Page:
The “Ao Dai” is a traditional dress of Vietnam. It is one of the symbols of Vietnam. When one hears about Vietnam, the word “Ao Dai” will most probably be mentioned.
Early versions of the “Ao Dai” date back to 1744 when Lord Vu Vuong of the Nguyen Dynasty decided both men and women should wear an outfit of pants and a gown that buttoned down the front. What wasn’t, until 1930 that “Ao Dai”appear similar to what it looks today. Now, Men wear it less, generally only on ceremonial occasions such as weddings or funerals. During the 1950s two tailors in Saigon started producing “Ao Dai”with raglan sleeves. This creates a diagonal seam running from the collar to the underarm. This style is still preferred today
“Ao Dai”is made individually to fit each customer’s shape to create the most flasttering look. Its body-hugging top flows over wide trousers that brush the floor. The pants should reach the soles of the feet and flow along the floor. Splits in the gown extend well above waist height and make it comfortable and easy to move in.
Comfortability is always taken into account for fashions and beauty. Tailors must be skills so as to ensure the wearer has freedom of movement. Despite it being a long robe, “Ao Dai” is cool to wear. Synthetic or silk fabrics are best to use being they do not crush and dry quickly. For this reason “Ao Dai” is a practical uniform for daily wear.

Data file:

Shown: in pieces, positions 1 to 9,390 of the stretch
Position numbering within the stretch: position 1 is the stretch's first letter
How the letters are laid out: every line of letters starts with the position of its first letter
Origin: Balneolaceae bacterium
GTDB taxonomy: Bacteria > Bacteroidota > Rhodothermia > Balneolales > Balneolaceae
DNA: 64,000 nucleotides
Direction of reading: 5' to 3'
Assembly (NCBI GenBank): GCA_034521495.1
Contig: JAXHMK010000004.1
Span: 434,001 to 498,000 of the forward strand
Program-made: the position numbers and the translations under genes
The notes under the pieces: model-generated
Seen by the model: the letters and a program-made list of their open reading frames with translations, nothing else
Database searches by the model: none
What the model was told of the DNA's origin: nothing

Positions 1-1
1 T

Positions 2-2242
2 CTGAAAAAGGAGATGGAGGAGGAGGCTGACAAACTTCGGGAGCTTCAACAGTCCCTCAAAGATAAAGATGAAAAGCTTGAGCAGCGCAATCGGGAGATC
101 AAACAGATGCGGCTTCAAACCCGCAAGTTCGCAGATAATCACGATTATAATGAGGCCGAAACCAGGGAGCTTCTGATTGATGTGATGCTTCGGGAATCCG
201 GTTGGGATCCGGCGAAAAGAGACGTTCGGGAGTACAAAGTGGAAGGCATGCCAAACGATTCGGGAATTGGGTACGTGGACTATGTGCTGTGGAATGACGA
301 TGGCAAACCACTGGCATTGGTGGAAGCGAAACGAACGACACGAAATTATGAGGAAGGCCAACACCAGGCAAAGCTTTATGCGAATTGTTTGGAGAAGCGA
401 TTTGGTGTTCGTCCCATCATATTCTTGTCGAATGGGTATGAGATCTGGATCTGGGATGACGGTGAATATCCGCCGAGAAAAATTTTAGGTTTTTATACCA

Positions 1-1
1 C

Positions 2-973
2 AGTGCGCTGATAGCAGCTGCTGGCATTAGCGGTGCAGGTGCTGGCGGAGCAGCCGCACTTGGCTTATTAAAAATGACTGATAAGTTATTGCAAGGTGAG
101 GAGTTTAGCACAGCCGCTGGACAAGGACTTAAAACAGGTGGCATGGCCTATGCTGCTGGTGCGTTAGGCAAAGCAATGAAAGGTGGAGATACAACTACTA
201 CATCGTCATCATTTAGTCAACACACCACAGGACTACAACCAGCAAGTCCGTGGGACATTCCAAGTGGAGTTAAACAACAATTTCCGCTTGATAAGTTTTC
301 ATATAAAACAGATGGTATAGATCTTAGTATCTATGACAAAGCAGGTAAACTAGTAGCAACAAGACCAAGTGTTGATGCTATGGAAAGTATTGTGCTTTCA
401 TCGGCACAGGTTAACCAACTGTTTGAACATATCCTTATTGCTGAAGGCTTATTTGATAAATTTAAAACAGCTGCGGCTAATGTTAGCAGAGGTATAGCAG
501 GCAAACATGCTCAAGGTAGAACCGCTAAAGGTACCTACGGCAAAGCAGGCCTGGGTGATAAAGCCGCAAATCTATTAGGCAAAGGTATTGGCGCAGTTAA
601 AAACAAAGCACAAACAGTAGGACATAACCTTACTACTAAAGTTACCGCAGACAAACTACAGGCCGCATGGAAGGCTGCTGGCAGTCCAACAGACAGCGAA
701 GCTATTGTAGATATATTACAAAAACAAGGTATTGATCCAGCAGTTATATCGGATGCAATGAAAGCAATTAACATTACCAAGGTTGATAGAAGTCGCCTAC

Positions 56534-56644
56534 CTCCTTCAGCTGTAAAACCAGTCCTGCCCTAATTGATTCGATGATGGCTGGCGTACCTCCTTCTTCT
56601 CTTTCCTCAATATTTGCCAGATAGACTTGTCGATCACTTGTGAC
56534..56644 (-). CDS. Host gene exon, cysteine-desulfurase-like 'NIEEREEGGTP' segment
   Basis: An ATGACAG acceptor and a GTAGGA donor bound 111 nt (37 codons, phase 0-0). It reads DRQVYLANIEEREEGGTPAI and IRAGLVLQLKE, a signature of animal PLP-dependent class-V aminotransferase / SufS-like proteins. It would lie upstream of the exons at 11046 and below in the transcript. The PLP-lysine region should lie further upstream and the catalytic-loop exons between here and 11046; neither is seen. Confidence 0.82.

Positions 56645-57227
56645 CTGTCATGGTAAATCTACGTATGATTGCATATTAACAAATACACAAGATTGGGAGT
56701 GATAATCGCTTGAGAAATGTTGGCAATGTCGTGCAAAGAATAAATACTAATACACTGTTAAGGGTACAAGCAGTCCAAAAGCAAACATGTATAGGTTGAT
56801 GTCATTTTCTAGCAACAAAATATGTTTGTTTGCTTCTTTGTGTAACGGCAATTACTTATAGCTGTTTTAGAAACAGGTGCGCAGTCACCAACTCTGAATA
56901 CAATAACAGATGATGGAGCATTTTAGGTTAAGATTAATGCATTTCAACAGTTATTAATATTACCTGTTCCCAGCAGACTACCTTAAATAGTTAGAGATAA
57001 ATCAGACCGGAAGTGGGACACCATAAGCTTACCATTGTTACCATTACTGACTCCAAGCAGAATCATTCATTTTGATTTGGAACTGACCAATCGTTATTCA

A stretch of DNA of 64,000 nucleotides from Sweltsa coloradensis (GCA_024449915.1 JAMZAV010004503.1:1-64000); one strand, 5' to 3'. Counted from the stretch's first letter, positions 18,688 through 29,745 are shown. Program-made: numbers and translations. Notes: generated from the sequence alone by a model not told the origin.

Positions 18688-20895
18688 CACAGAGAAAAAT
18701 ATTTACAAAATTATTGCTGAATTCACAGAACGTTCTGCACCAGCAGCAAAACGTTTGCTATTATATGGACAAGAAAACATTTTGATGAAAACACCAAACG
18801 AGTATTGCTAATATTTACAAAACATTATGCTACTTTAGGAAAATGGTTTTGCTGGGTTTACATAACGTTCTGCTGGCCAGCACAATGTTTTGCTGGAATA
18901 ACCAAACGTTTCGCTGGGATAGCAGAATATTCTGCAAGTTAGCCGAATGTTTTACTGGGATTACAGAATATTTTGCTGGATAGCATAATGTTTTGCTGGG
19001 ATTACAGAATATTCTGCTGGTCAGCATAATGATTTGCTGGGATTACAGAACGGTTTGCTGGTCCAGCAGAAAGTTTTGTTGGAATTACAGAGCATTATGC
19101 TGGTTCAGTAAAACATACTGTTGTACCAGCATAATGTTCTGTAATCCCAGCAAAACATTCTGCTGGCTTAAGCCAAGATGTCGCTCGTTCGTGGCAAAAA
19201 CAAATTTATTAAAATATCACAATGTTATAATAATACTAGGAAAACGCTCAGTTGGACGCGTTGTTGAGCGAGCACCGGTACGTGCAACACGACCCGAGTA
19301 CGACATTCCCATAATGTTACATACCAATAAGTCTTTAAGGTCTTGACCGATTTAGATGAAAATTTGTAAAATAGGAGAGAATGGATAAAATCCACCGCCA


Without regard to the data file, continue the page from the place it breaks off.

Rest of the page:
The color can show the wearer’s age and status. Young girls wear pure white, fully-lined outfits symbolizing their purity. Older but unmarried girls move into soft pastel shades. Only married women wear “Ao Dai”in strong, rich colors, usually over white or black pants. “Ao Dai”is rarely seen in places where manual work is practiced. In the nineties the Ao dai become popular again. It has become standard and common attire for female students as well and staff at offices and hotels. Ao dai nowadays is very popular with different designs and colors. “Ao Dai”has become the most preferred dress for formal occasions and traditionally ceremonies.
Today, “Ao Dai” has been modified. Its length is cut shorter usually just below the knee. Variations in the neck, between boat and mandarin style, are common. Adventurous alterations such as a low scooped neckline, puffed sleeves or off the shoulder designs are appearing as ladies experiment with fashion. Access to new fabrics have made for some interesting design most visitors to Vietnam admire local tailors’ skills when making ao dai. It is hard to think of a more elegant, demure and charming outfit, that suits Vietnamese women of different ages, than Ao Dai.